Prime recipients receive money directly from the federal government. They may then pay some of the money they received to other entities for goods or services. These entities are sub-recipients.
Stress and isolation occurring during the pandemic intensified concerns about the public’s mental health. A report from the Government Accountability Office in December 2021 noted higher rates of anxiety and depression in adults. The report also noted that children, adolescents, health care workers, and certain racial or ethnic populations may be at a higher risk of behavioral health issues.
As pandemic legislation was passed, starting with the CARES Act in March 2020, the Office of Management and Budget (OMB) assigned a code to identify each of the six laws. These codes, known as Disaster Emergency Fund Codes (DEFC), are used to track the spending funded under each legislation. Many of the codes were further refined through the description of the code, as "Emergency" or "Non-emergency."
The opioid epidemic got worse during the pandemic. A $3.15 billion program addresses the addiction crisis.
More than 100,000 Americans died from drug overdoses from April 2020 to April 2021 according to estimates from the Center for Disease Control. Most of the deaths, nearly 75%, were the result of opioids. To address this crisis, the Department of Health and Human Services is providing a total of $3.15 billion to states for prevention and treatment services.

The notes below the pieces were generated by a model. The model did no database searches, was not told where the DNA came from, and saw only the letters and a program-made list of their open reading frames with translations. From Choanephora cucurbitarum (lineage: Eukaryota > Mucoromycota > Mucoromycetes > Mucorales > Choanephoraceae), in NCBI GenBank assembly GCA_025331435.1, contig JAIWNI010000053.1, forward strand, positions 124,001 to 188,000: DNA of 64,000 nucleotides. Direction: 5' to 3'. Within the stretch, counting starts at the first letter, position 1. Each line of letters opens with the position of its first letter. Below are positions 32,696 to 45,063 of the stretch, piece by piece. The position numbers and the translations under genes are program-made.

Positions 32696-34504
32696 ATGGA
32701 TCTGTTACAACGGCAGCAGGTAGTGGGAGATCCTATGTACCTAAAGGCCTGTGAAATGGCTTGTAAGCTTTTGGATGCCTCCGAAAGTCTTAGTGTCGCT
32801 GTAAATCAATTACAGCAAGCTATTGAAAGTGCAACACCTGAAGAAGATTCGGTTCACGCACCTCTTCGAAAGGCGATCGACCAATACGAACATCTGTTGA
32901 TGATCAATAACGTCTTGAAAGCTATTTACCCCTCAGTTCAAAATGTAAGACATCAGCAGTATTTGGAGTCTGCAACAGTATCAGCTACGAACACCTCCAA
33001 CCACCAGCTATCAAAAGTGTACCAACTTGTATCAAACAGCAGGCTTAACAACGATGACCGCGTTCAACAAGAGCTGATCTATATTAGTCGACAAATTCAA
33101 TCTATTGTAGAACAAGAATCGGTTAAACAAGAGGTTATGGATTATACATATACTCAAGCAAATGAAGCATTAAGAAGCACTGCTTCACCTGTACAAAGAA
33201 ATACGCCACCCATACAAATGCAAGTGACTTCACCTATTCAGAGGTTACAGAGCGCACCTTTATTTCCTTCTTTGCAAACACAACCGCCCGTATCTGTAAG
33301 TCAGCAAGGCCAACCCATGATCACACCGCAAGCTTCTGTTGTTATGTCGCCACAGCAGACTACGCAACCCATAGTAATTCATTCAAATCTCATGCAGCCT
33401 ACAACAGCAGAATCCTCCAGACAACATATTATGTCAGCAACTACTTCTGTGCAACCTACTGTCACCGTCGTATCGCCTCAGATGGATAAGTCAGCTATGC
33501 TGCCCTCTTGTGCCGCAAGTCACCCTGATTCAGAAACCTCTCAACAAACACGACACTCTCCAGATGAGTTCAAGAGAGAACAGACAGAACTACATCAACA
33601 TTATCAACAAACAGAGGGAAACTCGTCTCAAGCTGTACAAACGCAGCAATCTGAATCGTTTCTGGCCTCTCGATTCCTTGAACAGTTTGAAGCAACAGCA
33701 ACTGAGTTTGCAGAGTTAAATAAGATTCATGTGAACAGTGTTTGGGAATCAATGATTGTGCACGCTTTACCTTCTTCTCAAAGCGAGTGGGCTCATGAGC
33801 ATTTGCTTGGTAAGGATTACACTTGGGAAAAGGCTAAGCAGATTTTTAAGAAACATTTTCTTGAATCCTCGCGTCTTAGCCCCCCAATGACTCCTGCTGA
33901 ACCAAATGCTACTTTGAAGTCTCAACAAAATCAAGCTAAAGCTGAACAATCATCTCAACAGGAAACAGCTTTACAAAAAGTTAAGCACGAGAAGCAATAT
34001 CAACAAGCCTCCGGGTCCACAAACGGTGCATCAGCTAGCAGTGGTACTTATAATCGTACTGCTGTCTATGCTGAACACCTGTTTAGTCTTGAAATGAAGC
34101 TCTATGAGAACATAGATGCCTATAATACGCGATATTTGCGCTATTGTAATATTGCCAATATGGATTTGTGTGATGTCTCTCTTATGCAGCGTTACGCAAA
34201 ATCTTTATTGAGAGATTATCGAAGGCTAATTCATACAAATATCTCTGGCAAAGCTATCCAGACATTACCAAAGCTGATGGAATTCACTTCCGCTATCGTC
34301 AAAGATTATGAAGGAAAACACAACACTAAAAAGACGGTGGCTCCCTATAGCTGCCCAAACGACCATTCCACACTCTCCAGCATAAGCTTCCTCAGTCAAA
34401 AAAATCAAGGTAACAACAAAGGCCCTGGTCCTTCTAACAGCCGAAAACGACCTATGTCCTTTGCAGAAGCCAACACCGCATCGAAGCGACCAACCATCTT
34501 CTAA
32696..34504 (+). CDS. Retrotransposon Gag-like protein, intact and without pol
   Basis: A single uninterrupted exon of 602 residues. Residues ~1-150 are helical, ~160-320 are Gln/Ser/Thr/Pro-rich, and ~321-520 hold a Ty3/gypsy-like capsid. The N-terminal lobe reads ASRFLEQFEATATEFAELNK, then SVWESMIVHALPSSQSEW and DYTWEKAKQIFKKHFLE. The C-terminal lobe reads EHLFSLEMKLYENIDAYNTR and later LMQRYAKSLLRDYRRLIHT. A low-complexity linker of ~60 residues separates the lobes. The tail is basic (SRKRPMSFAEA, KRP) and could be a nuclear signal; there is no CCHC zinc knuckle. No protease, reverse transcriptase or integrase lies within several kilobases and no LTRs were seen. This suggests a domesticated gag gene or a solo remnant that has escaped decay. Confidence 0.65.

Households struggling to pay rent or utility bills received relief from the $25 billion Emergency Rental Assistance (ERA1) program. State and local governments were responsible for administering the funds, which they began receiving in January 2021. The American Rescue Plan Act added $21 billion more to the program (ERA2) in March 2021.
Many colleges and universities closed during the pandemic and faced uncertain futures. To help them remain open, the Higher Education Emergency Relief Fund (HEERF) program provided grants to approximately 4,900 institutions totaling $76.3 billion.
An assistance listing is a series of numbers used to identify each federal financial assistance program. We use the term “assistance listings” on our interactive dashboards.
The first round of rental assistance (ERA1) was meant to help low-income and underserved households struggling to pay their rent. Data released in February 2022 by the Department of the Treasury (Treasury) shows that these communities did benefit from the $24 billion program. For the period October 1 – December 31, 2021, 86% of households earning less than 51% of their area’s median income received rental assistance.
Air travel was restricted during the pandemic, putting aviation jobs at risk. To help keep airline workers employed, the Pandemic Relief for Aviation Workers Payroll Support Program has provided $63 billion to passenger and cargo airlines and aviation contractors since March 2020.
As offices reopen and parents return to work, finding affordable child care can be difficult for low-income families. At the same time, early childcare providers are trying to stay open and provide safe environments for youngsters. Two programs included in the Child Care and Development Block Grant program received a total of $52.5 billion to assist families and early child care providers.